Long-term outcomes of spinal ependymomas: an institutional experience of more than 60 cases

Rohan Savoor, Timothy L. Sita, Nader S. Dahdaleh, Irene Helenowski, John A. Kalapurakal, Maryanne H. Marymont, Rimas Lukas, Timothy J. Kruser, Zachary A. Smith, Tyler Koski, Aruna Ganju, Sean Sachdev*

*Corresponding author for this work

Research output: Contribution to journalArticlepeer-review

5 Scopus citations


Purpose: Spinal ependymomas represent the most common primary intramedullary tumors for which optimal management remains undefined. When possible, gross total resection (GTR) is often the mainstay of treatment, with consideration of radiotherapy (RT) in cases of residual or recurrent tumor. The impact of extent of resection and radiotherapy remain understudied. Objective: Report on a large institutional cohort with lengthy follow-up to provide information on long-term outcomes and to contribute to limited data assessing the value of extent of resection and RT. Methods: Patients with pathologically proven primary spinal ependymoma between 1990 and 2018 were identified. Kaplan-Meier estimates were used to calculate progression-free survival (PFS); local-control (LC) and overall survival (OS). Logistic regression was used to analyze variables’ association with receipt of RT. Results: We identified 69 patients with ependymoma of which 4 had leptomeningeal dissemination at diagnosis and were excluded. Of the remaining cohort (n = 65), 42 patients (65%) had Grade II spinal ependymoma, 20 (31%) had Grade I myxopapillary ependymoma and 3 (5%) had Grade III anaplastic ependymoma; 54% underwent GTR and 39% underwent RT. With a median follow-up of 5.7 years, GTR was associated with improved PFS. For grade II lesions, STR+RT yielded better outcomes than STR alone (10y PFS 77.1% vs 68.2%, LC 85.7% vs 50%). Degree of resection was the only significant predictor of adjuvant radiotherapy (p< 0.0001). Conclusion: Our findings confirm the importance of GTR in spinal ependymomas. Adjuvant RT should be utilized in the setting of a subtotal resection with expectation of improved disease-related outcomes.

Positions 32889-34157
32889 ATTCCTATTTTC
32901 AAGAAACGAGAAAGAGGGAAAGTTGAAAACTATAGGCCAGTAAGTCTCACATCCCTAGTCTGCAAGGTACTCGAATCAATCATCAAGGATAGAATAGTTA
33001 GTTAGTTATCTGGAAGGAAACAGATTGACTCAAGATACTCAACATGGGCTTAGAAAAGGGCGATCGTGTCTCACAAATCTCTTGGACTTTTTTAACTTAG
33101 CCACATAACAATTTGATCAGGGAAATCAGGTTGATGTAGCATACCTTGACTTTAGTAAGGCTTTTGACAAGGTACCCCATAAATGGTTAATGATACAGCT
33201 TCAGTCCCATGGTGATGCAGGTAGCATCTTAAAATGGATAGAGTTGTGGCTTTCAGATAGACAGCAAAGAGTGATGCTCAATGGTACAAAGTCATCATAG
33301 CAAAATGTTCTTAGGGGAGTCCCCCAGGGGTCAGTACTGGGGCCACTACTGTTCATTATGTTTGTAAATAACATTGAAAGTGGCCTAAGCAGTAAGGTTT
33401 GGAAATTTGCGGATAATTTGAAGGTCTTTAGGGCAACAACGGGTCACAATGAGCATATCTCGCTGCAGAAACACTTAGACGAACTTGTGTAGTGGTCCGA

Original languageEnglish (US)
Pages (from-to)241-247
Number of pages7
JournalJournal of Neuro-Oncology
Issue number2
StatePublished - Jan 2021


  • Ependymoma
  • Radiotherapy
  • Resection
  • Spine
  • Surgery

ASJC Scopus subject areas

  • Clinical Neurology
  • Neurology
  • Oncology
  • Cancer Research


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